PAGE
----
History of Tatnuck - History

History of Tatnuck - History


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Tatnuck

(Tug No. 27: dp. 1,000 (n.); 1. 166'8"; b. 30'0"; dr.14'7" (mean); s. 13.0 k. (est.); cpl. 44; a. 1 ma.
cl. Bagaduce)

The first Tatnuck (Tug No. 27) was laid down on 3 December 1918 by the Puget Sound Navy Yard as losco; launched on 21 February 1919; renamed Tatnuck on 24 February 1919; and placed in commission on 26 July 1919, Lt. (jg.) Christian Christensen in command.

Upon commissioning, Tatnuck was assigned to the 13th Naval District, which encompassed the Pacific northwest and the Alaskan coast. Designated AT-27 on 17 July 1920, she engaged in towing operations for almost all of her 27-year career. The only break came on 16 April 1944, when the Alaska area was established as a separate naval district-the 17th. She did a short tour of duty under the control of the Commandant 17th Naval District, before reverting to the 13th in May. On 15 May 1944, she was reclassified ATO-27.

The tug served just over two years under that designation in the 13th Naval District before being placed out of commission on 12 September 1946. Her name was struck from the Navy list on 29 October 1946. Tatnuck was delivered to the Maritime Commission for disposal on 26 April 1947 and subsequently was sold to the Puget Sound Tug and Barge Co.


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Contents

Colonial era Edit

The area was first inhabited by members of the Nipmuc tribe. The native people called the region Quinsigamond and built a settlement on Pakachoag Hill in Auburn. [10] In 1673 English settlers John Eliot and Daniel Gookin led an expedition to Quinsigamond to establish a new Christian Indian "praying town" and identify a new location for an English settlement. On July 13, 1674, Gookin obtained a deed to eight square miles of land in Quinsigamond from the Nipmuc people and English traders and settlers began to inhabit the region. [11]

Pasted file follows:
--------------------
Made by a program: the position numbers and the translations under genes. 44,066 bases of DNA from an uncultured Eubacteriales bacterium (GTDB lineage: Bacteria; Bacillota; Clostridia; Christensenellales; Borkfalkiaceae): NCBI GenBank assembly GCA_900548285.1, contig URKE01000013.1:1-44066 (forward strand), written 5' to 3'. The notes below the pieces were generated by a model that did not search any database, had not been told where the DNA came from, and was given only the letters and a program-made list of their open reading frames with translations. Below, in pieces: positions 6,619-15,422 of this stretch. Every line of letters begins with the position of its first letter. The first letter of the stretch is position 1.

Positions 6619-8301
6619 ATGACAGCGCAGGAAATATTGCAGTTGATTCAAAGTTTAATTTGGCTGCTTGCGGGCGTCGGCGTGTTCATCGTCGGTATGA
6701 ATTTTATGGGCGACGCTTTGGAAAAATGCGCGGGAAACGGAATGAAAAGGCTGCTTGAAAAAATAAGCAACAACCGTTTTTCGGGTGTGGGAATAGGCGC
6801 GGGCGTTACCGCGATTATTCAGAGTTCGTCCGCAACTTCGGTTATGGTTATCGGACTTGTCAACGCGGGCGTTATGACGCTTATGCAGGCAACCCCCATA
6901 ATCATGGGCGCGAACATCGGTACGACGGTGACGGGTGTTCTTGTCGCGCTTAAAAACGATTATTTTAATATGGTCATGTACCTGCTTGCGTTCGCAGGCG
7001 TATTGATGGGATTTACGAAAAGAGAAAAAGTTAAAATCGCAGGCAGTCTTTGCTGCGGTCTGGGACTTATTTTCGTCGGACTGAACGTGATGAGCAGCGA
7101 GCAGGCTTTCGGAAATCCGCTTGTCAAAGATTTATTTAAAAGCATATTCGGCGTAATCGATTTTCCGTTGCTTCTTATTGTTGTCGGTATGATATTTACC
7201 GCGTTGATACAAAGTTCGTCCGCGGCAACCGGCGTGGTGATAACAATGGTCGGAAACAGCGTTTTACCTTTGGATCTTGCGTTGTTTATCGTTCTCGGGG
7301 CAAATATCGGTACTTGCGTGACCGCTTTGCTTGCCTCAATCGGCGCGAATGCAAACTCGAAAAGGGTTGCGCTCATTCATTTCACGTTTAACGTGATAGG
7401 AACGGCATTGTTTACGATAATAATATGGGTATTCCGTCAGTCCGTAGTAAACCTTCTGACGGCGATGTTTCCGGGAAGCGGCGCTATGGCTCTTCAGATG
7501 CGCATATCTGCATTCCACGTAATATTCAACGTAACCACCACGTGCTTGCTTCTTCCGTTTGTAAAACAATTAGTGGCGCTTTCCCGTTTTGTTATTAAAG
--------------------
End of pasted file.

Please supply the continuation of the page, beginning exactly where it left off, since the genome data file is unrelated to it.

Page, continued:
In 1675, King Philip's War broke out throughout New England with the Nipmuc Indians coming to the aid of Indian leader King Philip. The English settlers completely abandoned the Quinsigamond area and the empty buildings were burned by the Indian forces. The town was again abandoned during Queen Anne's War in 1702. [11] Finally in 1713, Worcester was permanently resettled for a third and final time by Jonas Rice. [12] Named after the city of Worcester, England, the town was incorporated on June 14, 1722. [13] On April 2, 1731, Worcester was chosen as the county seat of the newly founded Worcester County government. Between 1755 and 1758, future U.S. president John Adams worked as a schoolteacher and studied law in Worcester.